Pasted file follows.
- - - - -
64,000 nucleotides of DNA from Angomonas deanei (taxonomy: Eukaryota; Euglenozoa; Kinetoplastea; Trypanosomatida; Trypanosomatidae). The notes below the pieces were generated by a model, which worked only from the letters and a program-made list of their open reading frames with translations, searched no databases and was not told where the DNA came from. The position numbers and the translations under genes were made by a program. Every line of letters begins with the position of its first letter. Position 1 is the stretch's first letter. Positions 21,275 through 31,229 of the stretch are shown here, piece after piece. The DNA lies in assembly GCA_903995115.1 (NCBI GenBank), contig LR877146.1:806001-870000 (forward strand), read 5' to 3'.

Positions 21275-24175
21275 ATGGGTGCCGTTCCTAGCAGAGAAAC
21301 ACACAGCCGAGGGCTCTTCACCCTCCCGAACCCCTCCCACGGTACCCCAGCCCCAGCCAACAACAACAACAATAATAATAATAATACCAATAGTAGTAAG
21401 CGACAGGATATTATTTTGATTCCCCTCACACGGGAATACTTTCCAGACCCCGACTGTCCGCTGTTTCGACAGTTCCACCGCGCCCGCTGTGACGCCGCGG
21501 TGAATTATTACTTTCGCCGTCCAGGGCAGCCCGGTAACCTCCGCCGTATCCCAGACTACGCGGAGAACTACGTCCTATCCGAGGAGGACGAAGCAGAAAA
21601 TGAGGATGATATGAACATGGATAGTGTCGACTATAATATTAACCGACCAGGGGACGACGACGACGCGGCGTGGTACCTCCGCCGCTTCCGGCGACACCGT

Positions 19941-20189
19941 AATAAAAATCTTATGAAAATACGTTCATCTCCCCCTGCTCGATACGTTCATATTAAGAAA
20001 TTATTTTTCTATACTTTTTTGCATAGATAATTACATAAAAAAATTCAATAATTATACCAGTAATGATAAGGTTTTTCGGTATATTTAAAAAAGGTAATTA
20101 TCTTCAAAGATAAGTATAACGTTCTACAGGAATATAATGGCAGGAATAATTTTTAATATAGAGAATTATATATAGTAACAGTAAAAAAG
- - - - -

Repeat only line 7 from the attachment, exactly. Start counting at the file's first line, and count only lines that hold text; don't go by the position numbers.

21601 TGAGGATGATATGAACATGGATAGTGTCGACTATAATATTAACCGACCAGGGGACGACGACGACGCGGCGTGGTACCTCCGCCGCTTCCGGCGACACCGT